Planet Textiles agenda takes shape: “Preparations for this year’s edition of Planet Textiles, to be held at Vancouver’s Sheraton Hotel on May 22nd, are gathering pace as further speakers have been confirmed for the event’s line-up. The ever-growing issue of textile microfibre pollution will be tackled as part of the event, in addition to breakout sessions on finance, deforestation and chemical management also forming a significant part of the agenda. The annual event on sustainability, is jointly co-hosted by MCL News & Media and the Sustainable Apparel Coalition as part of a series of environmental meetings in Vancouver, and around 400 delegates are expected to attend” (01 Feb).
Sustainable apparel: How brands can transform supply chains - Conference: The latest innovations in circular business, transparency and factory engagement, 24th-25th April 2018, Amsterdam. Early bird registration is open. Hosted by Innovation Forum (01 Feb).
Turkmenistan: 2017 findings of forced labor monitoring during cotton harvesting: “Despite Turkmenistan’s international commitments to suppress the use of forced or compulsory labor in all its forms, in 2017 the government continued to mobilize tens of thousands of civil servants to pick cotton under threat of dismissal. For the first time in a decade, the authorities have also mobilized masses of children to pick cotton” (01 Feb).
Outsourcing Risk: Investigating the Ali Enterprises Factory Fire on 11 September 2012: A ‘forensic video’ recreating the Ali Enterprise factory, which burned down in September 2012, killing over 259 workers (31 Jan). [Ed’s note: this is a remarkable investigation. Making use of satellite imagery, court testimony, photographs, videos, sketches, and other artefacts, Goldsmiths, University of London’s Forensic Architecture project has created an architectural schematic allowing the viewer to travel through the factory before, during and after the fire. Constant reference to Pakistani law is enlightening. You should view this if you’re involved in supply chain fire safety. It would be very useful for training. It is worth watching to the end to see the evacuation scenarios. See story above on KiK.]
Anjelica Huston cuts up fur coats for PETA: “The Oscar-winning thespian has donated her old fur fashion pieces to the organi– zation People for the Ethical Treatment of Animals (PETA), including a lynx-fur jacket, a coat trimmed with muskrat fur and a black rabbit-fur hat” (31 Jan).
Used clothes: Why is worldwide demand declining? “Overall, the global export market for worn and used clothing is estimated to be about $4bn. But a BBC analysis of data from the United Nations shows that the formerly fast-growing used clothing import/export business has declined over the past few years - both in terms of volume and in terms of value” (31 Jan).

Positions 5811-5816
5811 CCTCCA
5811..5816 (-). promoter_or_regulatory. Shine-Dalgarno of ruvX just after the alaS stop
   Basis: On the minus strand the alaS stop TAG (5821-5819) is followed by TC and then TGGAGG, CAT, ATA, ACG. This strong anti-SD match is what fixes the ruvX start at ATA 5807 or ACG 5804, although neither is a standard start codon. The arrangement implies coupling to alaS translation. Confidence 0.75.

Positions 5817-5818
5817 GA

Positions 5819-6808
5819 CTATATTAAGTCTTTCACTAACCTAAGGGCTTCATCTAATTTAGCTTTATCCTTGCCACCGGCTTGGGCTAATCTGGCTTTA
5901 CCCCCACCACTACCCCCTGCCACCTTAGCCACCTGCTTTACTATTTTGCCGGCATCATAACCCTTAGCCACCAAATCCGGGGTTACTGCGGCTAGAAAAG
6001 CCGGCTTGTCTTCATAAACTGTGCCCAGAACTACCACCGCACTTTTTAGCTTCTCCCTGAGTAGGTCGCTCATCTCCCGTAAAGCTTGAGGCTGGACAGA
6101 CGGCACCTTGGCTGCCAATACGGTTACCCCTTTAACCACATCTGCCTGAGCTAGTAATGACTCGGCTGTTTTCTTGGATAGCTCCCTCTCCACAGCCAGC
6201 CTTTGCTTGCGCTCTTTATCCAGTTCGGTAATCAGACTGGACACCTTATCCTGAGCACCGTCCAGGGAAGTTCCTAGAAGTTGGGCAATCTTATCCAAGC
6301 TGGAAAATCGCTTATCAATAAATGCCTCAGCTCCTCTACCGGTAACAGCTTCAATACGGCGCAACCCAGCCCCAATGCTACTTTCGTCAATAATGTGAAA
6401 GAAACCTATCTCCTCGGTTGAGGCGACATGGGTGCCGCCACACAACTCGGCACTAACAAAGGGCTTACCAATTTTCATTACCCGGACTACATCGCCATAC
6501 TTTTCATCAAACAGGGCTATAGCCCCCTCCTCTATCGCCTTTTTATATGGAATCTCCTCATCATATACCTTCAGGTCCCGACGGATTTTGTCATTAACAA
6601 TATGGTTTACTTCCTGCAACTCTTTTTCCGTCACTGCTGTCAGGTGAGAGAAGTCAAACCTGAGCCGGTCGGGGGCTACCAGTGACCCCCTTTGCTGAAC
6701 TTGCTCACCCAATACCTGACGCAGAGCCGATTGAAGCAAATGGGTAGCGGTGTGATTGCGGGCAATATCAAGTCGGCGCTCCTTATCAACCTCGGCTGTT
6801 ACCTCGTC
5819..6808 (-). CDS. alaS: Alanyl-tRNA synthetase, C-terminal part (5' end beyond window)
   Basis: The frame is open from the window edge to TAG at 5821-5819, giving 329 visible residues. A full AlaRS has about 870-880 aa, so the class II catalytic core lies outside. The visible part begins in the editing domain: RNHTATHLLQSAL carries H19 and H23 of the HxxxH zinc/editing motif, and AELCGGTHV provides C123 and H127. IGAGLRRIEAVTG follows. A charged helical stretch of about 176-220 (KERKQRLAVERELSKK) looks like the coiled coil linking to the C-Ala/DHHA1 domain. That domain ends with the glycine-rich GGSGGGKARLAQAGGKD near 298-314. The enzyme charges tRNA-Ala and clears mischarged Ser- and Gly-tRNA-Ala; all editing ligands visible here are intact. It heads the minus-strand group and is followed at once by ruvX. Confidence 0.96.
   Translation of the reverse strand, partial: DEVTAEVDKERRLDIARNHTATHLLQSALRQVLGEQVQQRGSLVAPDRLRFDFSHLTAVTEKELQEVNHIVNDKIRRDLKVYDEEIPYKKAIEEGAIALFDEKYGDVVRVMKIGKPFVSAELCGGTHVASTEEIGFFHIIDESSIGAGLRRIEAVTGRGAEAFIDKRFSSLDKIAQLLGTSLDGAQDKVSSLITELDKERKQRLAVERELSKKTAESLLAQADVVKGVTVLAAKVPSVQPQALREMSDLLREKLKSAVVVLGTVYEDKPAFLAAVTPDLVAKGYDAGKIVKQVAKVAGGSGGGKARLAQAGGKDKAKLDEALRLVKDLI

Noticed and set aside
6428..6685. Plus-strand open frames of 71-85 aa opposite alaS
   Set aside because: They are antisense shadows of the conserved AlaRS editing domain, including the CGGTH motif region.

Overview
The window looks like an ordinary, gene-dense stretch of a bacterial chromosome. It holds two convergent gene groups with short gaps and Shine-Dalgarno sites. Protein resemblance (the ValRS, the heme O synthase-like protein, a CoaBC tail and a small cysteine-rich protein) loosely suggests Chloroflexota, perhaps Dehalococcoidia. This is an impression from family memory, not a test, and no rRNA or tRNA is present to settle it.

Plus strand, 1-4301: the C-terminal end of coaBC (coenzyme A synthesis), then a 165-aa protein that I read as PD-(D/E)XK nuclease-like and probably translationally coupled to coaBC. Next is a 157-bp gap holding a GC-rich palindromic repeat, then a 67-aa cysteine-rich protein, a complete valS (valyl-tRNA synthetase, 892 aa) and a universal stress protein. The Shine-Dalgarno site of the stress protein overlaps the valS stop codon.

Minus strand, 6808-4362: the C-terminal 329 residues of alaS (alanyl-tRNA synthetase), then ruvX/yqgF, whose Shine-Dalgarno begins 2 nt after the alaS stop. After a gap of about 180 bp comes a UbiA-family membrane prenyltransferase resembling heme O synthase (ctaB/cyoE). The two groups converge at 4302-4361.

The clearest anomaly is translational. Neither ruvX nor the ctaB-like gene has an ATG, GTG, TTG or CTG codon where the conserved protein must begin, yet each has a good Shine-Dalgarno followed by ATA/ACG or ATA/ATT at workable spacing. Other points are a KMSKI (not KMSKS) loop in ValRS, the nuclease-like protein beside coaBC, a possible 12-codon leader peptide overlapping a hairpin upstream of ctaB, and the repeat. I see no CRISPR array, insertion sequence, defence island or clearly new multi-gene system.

The Six Items Challenge: UK NGO Labour Behind the Label has launched its “flagship fundraising event and raise money for garment workers worldwide. … The Six Items Challenge is designed to challenge our increasing reliance on fast fashion and raise vital funds which will enable Labour Behind the Label to keep fighting for the justice that garment workers deserve. The idea is simple – select six items of clothing from your wardrobe and pledge to wear only these every day for six weeks (31 Jan). [Ed’s note: 2018’s Six Items Challenge is during lent, which falls between 14th February and 29th March 2018. See one bloggers view on the challenge at My fashion fast to fight fast fashion.]
People Make Clothes: A Journey Through the Global Textile Industry: [Ed’s note: this is an interview with Imke Müller-Hellmann, author of People Make Clothes: A Journey Through the Global Textile Industry, which is available only in German at the moment.] “I was surprised to read workers did not complain to you about working conditions. Why is that in your opinion? – I think there are several reasons. Almost everyone wants to be proud of the work he does. You have to overcome an inner hurdle to demand change. And the conditions are so precarious that it’s incredibly difficult to organize against others. The workers are afraid to lose their jobs when they go on strike” (31 Jan – in German).
Better Work launches strategy to enhance gender equality in the garment industry: “Better Work, a joint initiative of the International Labour Organization (ILO) and the International Finance Corporation, [have] launched a comprehensive, five-year gender strategy to empower women, reduce sexual harassment and close the gender pay gap in the global garment industry. The new strategy aims to promote women’s economic empowerment through targeted initiatives in apparel factories, and by strengthening policies and practices at the national, regional and international levels” (30 Jan).